Tarantula Night In Sabino Canyon
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Last night I made my weekly night hike in Sabino Canyon. It was a beastly hot night — still 100 degrees when I arrived at 8:00 pm and at least 95 an hour later. The lingering heat had its effect on wildlife. For most of the evening I saw next to nothing. Things changed towards the end of my walk when total darkness arrived. I started seeing tarantulas.
Tarantulas are members of an ancient order of spiders known as “Mygalomorphs.” There are only a handful of identified tarantula species in the United States. Our local tarantula, the Desert Blonde, is prevalent in northern Mexico, with its range extending into southern Arizona. Physically, these spiders are the largest tarantulas to be found in the United States.
Tarantulas are strictly nocturnal. In order to find them one must be prepared to do a fair amount of poking around in the dark.
I know that many people find these spiders to be ugly. I don’t, I think that they’re rather endearing when one gets to know them. They are completely harmless to humans and extremely timid. A tarantula’s primary defense is to run and hide when confronted. Many of the individuals that I saw last night (I encountered around a dozen) did just that. They would head for their burrows and play peek-a-boo with me, prepared to retreat further if challenged.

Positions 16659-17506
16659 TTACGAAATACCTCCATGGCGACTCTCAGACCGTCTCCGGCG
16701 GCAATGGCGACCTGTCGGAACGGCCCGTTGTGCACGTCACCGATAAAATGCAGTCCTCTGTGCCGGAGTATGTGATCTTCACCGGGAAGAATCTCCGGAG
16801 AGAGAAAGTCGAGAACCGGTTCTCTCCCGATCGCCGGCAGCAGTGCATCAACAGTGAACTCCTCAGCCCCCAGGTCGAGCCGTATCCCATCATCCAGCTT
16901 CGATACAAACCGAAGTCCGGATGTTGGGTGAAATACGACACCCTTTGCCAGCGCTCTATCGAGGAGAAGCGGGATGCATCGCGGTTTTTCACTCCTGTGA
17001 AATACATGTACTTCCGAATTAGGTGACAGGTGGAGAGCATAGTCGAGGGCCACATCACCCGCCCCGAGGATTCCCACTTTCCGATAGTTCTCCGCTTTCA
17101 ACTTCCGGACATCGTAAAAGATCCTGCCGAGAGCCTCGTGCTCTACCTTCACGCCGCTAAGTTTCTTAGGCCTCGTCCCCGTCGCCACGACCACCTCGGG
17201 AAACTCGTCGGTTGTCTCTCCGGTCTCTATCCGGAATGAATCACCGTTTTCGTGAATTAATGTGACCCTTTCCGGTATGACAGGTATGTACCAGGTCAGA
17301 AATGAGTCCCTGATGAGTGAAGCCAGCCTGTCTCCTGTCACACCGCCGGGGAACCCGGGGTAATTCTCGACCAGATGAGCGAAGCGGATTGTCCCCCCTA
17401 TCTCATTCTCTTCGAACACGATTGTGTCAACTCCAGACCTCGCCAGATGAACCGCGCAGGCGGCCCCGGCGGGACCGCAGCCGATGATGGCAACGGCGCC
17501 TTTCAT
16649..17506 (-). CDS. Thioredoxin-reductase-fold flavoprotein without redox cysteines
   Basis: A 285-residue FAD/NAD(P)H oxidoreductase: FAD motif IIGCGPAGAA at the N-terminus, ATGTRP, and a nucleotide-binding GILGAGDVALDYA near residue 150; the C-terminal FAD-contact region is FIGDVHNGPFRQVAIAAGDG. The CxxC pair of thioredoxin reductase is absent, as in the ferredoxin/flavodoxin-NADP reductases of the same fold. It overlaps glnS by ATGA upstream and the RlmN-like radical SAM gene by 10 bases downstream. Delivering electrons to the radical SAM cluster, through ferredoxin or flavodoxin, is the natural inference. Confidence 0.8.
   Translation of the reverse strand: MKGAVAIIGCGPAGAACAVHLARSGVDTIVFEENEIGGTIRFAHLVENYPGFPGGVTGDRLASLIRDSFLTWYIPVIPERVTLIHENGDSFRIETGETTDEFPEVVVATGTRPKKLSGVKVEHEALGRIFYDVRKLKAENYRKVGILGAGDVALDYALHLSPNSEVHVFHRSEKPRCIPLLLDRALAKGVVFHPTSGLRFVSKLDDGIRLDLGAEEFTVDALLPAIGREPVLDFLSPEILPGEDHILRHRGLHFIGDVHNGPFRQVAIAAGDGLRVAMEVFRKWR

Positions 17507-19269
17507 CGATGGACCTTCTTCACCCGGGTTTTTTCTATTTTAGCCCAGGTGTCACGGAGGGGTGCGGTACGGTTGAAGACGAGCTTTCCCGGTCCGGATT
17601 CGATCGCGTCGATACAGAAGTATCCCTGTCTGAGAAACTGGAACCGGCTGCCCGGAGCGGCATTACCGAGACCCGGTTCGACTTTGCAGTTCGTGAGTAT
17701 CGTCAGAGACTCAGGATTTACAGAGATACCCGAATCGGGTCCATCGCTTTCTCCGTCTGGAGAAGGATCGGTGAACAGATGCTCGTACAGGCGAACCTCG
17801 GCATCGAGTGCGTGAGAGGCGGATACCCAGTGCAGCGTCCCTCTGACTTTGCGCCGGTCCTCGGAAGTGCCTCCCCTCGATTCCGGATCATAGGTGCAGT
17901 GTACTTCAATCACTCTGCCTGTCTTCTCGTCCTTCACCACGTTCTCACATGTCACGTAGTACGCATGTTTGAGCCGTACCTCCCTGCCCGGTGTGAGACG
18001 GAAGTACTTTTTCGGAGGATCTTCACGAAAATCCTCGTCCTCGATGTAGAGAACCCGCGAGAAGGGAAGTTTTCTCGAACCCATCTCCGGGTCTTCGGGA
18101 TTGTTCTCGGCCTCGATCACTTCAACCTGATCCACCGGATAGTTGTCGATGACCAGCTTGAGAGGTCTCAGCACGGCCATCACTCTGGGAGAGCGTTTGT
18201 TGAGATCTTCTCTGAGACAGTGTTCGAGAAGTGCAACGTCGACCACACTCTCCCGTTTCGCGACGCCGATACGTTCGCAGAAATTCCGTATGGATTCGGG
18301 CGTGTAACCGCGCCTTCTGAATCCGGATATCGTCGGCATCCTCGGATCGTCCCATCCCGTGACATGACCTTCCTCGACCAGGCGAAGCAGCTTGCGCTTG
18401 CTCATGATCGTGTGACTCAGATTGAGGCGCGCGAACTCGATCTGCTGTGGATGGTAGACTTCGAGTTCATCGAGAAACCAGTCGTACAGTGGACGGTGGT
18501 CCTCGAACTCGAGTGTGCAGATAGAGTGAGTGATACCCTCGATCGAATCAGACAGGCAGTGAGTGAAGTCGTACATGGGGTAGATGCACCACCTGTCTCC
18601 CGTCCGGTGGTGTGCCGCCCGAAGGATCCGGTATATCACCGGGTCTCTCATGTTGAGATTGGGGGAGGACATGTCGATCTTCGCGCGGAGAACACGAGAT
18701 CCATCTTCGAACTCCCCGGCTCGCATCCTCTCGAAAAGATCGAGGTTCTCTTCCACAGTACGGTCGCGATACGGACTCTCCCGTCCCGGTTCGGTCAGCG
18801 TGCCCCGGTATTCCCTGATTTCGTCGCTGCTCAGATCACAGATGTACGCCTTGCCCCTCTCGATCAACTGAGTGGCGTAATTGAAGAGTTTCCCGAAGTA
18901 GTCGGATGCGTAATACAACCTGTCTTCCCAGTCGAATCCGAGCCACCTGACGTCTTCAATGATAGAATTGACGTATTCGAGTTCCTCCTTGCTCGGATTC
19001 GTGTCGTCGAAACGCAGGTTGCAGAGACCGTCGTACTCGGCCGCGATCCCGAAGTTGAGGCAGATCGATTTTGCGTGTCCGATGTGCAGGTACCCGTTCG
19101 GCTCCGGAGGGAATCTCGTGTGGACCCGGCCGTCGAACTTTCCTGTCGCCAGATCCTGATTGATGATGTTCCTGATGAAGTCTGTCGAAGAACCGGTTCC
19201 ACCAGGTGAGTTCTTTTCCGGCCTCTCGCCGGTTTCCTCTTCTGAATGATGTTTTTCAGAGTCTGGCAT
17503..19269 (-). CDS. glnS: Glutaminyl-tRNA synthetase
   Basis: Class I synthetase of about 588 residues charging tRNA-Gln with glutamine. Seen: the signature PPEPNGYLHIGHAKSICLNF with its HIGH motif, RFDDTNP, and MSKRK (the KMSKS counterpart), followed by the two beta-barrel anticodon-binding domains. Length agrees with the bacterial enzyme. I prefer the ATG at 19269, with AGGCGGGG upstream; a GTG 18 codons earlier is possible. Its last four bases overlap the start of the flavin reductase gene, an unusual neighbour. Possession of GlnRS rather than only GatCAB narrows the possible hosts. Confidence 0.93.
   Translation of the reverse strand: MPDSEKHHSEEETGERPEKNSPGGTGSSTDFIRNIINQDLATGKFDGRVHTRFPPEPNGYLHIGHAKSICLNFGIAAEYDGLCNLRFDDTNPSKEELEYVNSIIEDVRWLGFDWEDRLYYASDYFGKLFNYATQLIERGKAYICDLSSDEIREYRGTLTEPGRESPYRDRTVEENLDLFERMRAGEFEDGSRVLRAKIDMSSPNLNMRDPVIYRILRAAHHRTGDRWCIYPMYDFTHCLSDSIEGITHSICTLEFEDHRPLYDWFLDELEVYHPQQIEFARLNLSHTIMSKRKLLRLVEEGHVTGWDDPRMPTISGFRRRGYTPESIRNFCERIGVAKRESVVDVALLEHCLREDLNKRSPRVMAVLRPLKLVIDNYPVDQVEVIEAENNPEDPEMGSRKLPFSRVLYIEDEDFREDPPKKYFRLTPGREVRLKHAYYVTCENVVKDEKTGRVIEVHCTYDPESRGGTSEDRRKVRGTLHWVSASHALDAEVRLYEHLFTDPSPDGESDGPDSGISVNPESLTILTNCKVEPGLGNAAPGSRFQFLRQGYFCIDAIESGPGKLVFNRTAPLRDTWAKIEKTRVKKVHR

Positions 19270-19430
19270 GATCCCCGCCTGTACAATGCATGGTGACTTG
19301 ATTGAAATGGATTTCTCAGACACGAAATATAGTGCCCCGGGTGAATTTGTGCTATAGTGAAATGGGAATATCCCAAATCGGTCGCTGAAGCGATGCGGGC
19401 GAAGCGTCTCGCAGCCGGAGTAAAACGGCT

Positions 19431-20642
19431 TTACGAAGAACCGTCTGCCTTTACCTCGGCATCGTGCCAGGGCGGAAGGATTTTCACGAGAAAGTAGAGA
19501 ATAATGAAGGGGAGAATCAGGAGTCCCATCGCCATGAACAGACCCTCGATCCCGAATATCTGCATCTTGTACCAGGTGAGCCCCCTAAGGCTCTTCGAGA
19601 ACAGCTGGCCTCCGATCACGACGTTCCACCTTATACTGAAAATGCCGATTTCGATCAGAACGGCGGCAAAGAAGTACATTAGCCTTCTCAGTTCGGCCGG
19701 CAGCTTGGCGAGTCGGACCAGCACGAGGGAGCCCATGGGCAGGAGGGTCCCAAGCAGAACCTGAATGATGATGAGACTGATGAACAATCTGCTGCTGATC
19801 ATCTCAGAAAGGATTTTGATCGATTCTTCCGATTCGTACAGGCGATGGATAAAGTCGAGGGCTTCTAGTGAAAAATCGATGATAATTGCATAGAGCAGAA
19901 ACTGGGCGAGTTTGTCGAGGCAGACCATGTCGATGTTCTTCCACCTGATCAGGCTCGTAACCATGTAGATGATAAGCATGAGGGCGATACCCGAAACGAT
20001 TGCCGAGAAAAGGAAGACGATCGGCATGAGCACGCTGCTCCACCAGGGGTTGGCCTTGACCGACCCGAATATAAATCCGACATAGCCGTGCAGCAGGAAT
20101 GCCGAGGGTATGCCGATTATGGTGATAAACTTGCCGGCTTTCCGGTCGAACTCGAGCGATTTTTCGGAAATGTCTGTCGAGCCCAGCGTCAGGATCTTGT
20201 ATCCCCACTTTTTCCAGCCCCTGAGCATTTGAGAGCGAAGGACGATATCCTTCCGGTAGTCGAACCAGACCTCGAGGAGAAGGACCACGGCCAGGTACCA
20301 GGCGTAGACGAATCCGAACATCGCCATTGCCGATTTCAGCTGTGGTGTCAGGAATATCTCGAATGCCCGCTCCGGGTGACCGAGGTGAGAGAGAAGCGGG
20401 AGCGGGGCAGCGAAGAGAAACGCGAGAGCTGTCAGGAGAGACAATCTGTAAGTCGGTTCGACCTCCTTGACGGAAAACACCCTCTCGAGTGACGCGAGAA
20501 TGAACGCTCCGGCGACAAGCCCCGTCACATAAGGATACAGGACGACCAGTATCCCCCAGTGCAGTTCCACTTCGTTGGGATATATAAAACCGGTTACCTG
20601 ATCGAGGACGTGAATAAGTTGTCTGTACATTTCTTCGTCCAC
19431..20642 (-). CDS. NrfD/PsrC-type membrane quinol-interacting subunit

This individual is debating whether to stay put or to retreat. Its head is facing towards me in this image. Its eyes are the glowing dots at the image’s center.
Female Desert Blonde Tarantulas tend to be a sort of medium to dark beige in color with a few areas on their legs and abdomens of a darker hue. Here’s a female that stayed above ground just long enough for me to capture her image.
In this image the spider’s head and eyes are at the top left of her body. Her darker abdomen is at the rear. I’d estimate this spider to be around 4 inches in diameter.
Males tend to be much darker in color than females. In the Monsoon season the males leave their burrows and go looking for love. They invariably die after mating and the males, consequently, have much shorter lifespans than do the females. An adult female can live for more than 20 years; a male for about 1/2 as long.
Here’s a male that is unusual in two respects. First, it is much smaller than most adult tarantulas, being only about 2 inches in diameter. Second, this male’s entire body is dark. Normally a male would have a light colored cephalothorax (the front half of his body) even if his legs and abdomen were very dark.
And, lastly, here’s an old friend. I’ve visited this female’s burrow several times and she’s ever-present. She lives near Sabino Canyon’s parking area and I suspect that she’s lived there for many years, perhaps for as long as a couple of decades. She is gigantic, perhaps six inches in diameter. She’s also, perhaps, the calmest tarantula I’ve ever encountered. Nothing seems to faze her. Perhaps that is because she lives in such close proximity to humans that she’s become inured to us.
Images made with a Canon 5DS-R, 180mm f3.5L Macro Lens, assisted by Canon EX-RT Speedlite, M setting, f13 @ 1/160.